Gen. Steve Kwast has long appreciated this reality. In addition to his record as a decorated combat pilot and his performance as a commander in various theaters and in successive roles training Air Force officers here at home, the general has demonstrated insightful leadership in two interrelated domains – space and the electromagnetic spectrum. He has not only forcefully warned about our vulnerabilities in both arenas. He has been at the forefront in recommending corrective measures.

With respect to space, Gen. Kwast has closely studied Chinese (and Russian) doctrines for treating it as a theater of operations likely to determine outcomes on the ground, in the air and perhaps under the seas of the earth below. He also is expert in the capabilities these nations, and even lesser powers, are increasingly capable of bringing to bear that can jeopardize our own, vital use of space.

Particularly notable is the general’s conviction that the nation first able to tap the ability to generate electricity in space and make it widely available around the globe will have a decisive advantage. He has sponsored work that can help ensure it’s the United States of America, not the Communist China.

In fact, Steve Kwast’s understanding of the armed forces’ and the country’s requirements for resilient energy has been the hallmark of his other, extraordinarily important focus of effort: the electromagnetic spectrum. In particular, the general utilized his last duty station as the Commander of the Air Force’s Air Education and Training Command to elevate awareness about the vulnerability of our bulk power distribution system – popularly known as “the grid” – and to initiate action required to protect it against enemy-induced and naturally occurring electromagnetic pulses, cyberwarfare and physical attacks. Arguably, he has done more than anyone else to put into practice the Executive Order President Trump issued last March directing such protection.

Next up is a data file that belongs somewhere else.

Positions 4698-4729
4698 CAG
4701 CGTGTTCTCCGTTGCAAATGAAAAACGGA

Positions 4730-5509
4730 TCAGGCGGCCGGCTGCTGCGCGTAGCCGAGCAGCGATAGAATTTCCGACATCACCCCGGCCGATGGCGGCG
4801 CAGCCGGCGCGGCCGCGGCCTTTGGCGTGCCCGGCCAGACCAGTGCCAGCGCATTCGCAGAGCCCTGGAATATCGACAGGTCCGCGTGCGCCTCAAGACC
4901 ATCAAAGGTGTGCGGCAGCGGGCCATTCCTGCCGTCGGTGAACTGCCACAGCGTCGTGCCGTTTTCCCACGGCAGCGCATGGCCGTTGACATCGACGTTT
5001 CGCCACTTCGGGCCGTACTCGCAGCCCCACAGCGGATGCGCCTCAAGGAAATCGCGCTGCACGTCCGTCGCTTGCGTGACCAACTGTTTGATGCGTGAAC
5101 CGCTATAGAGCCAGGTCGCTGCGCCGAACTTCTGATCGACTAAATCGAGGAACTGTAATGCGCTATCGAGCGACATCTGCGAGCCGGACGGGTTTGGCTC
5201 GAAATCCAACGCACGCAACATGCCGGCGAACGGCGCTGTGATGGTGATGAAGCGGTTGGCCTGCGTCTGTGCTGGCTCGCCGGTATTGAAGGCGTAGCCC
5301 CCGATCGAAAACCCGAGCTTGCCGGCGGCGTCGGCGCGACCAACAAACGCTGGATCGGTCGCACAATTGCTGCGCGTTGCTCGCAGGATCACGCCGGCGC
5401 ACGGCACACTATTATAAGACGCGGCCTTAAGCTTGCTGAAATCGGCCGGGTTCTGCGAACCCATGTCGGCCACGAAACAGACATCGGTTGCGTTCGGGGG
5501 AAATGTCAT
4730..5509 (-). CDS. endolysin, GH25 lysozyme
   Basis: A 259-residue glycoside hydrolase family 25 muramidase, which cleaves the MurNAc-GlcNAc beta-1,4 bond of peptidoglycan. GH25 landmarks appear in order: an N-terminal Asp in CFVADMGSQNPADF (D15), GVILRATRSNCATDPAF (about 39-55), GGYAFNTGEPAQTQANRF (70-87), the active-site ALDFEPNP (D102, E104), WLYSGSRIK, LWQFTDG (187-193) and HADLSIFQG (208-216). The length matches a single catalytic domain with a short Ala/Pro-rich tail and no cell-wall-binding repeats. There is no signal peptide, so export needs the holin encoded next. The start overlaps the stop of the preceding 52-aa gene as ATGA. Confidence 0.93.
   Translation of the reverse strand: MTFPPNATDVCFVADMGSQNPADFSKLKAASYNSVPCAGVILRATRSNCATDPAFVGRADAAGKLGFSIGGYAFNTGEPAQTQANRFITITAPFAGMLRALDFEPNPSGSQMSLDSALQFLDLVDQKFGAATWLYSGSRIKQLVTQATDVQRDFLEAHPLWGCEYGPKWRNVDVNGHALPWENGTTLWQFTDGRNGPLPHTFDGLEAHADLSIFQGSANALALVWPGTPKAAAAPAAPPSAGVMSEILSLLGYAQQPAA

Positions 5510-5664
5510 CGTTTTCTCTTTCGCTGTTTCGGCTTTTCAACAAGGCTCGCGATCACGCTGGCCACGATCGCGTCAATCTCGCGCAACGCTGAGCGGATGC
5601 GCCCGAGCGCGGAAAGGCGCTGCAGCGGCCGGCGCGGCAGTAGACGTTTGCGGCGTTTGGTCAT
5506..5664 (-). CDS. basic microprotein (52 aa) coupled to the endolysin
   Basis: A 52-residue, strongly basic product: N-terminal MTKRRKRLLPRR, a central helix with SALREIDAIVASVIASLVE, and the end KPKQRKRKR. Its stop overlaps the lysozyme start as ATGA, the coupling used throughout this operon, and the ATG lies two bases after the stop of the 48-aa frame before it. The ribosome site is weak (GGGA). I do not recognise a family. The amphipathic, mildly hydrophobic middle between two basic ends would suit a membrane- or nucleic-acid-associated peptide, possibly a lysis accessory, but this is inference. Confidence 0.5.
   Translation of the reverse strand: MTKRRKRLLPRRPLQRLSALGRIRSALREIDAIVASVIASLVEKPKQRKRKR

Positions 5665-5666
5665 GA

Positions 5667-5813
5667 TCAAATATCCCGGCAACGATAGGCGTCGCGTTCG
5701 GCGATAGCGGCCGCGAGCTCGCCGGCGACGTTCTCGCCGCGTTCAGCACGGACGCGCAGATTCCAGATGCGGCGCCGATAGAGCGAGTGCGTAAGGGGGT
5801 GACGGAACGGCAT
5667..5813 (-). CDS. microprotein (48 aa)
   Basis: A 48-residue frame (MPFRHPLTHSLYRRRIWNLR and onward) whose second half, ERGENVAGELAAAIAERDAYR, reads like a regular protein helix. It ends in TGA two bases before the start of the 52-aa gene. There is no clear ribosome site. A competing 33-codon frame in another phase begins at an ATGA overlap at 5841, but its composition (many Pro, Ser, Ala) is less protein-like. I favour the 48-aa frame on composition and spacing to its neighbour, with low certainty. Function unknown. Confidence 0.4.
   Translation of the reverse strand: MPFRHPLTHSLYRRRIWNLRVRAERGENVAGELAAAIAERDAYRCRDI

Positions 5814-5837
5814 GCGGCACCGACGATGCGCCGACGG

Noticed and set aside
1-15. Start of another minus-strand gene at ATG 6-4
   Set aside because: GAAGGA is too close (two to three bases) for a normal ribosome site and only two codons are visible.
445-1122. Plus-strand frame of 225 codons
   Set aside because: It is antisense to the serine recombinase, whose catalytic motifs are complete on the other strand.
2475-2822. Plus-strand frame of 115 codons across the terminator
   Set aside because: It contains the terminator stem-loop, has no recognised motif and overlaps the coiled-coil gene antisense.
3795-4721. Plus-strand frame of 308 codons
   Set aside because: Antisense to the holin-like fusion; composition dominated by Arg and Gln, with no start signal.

Notably, Gen. Kwast helped pull together the leadership of his command’s host community – including local government, the Chamber of Commerce and many business executives and the commanders of the other twelve military installations that comprise the largest base complex in the country – behind the idea of making San Antonio the first resilient city in America. He has also sponsored promising energy technology developments with the potential to enable the armed forces’ bases to remain operational even if the grid goes down, a necessity for the national security and a potential vehicle for standing up microgrids to meet the needs of dependents and others in the adjacent populations.

Gen. Kwast has been compared to another accomplished aviator and military strategist, Colonel Billy Mitchell, for his visionary understanding of emerging technological trends and their security implications. Unfortunately, in both men’s cases, their detractors inflicted considerable reputational harm before the insights these leaders advanced became conventional wisdom. At least to date, Gen. Kwast has not been subjected, as was Col. Mitchell, to the ignominy of a court-martial for his pioneering contributions to the art of war.

Far from being punished by being forced to retire, Steve Kwast should be tapped to put his ideas into practice as the commanding officer of President Trump’s Space Force. By so doing, the Commander-in-Chief would find the military leader he has long sought and the nation would be well on its way to having the space capability it urgently requires.

Frank J. Gaffney acted as an Assistant Secretary of Defense under President Ronald Reagan. He is currently the Executive Chairman of the Center for Security Policy and Vice Chairman of the Committee on the Present Danger: China.